Her Primal Scream: Womxn Up? Film & Podcast
The Womxn Up? podcast & 'Her Primal Scream' film is Workie Ticket Theatre’s response to the global COVID-19 pandemic which highlights North-East women’s stories through a series of audio plays & real-life interviews and a short film.
Within this project, we explore the impact the pandemic has had on women at home, work, in the community, on our mental health and on our bodies.
Workie Ticket Theatre is proud to present three, brand-new audio response plays all inspired by our research which are written, performed, directed and produced by women from the North East. Also, alongside the podcast is our film 'Her Primal Scream' created in the community with women's organisations and inspired by their voices.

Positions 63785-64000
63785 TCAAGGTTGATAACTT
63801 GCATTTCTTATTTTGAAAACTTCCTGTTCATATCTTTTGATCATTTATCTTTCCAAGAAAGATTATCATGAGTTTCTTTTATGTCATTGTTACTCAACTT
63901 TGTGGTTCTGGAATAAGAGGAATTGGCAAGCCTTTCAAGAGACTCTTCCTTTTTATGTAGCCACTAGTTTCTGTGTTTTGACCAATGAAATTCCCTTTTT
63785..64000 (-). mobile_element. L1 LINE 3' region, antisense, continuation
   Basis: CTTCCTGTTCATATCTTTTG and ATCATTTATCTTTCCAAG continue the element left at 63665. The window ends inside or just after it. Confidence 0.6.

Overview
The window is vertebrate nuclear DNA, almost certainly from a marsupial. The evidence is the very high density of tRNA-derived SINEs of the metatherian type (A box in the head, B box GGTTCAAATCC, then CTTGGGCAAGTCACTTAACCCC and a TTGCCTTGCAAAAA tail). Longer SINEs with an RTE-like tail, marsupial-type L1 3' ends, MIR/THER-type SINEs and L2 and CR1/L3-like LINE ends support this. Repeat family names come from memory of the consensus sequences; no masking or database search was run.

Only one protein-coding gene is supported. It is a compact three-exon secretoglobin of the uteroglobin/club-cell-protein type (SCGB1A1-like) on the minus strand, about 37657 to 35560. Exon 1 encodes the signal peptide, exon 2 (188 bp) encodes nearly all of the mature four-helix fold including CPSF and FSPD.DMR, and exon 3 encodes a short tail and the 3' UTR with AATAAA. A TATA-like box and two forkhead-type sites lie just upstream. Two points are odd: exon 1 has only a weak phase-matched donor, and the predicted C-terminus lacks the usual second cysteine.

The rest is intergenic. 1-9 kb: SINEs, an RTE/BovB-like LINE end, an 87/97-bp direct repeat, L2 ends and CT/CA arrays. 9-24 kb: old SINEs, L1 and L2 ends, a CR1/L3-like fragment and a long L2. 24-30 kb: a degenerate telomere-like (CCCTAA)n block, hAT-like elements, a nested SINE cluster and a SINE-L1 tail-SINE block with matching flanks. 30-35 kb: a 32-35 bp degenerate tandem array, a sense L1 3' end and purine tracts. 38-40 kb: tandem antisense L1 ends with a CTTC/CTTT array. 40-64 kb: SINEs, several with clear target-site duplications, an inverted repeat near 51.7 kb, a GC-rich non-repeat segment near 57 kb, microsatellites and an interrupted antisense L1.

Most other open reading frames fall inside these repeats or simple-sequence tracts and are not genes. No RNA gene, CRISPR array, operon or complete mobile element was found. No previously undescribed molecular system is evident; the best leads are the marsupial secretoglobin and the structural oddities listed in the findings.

Womxn Up? has been funded by the National Lottery Heritage Fund and our community film was created with funding from Groundworks Comic Relief. The podcasts are presented by Sarah Hughes, produced by Workie Ticket and edited by Studio26. Her Primal Scream was created with Michelle Fix films. Disclaimer: Please be aware that some of the content may be triggering.
Listen to our Womxn Up? Podcast with BONUS episodes on all major podcast platforms including: Spotify, Anchor, Apple, Google Podcast, Castbox and many more! For transcriptions please scroll down below and follow the link under each episode. Or contact email@example.com & we will email you all transcripts.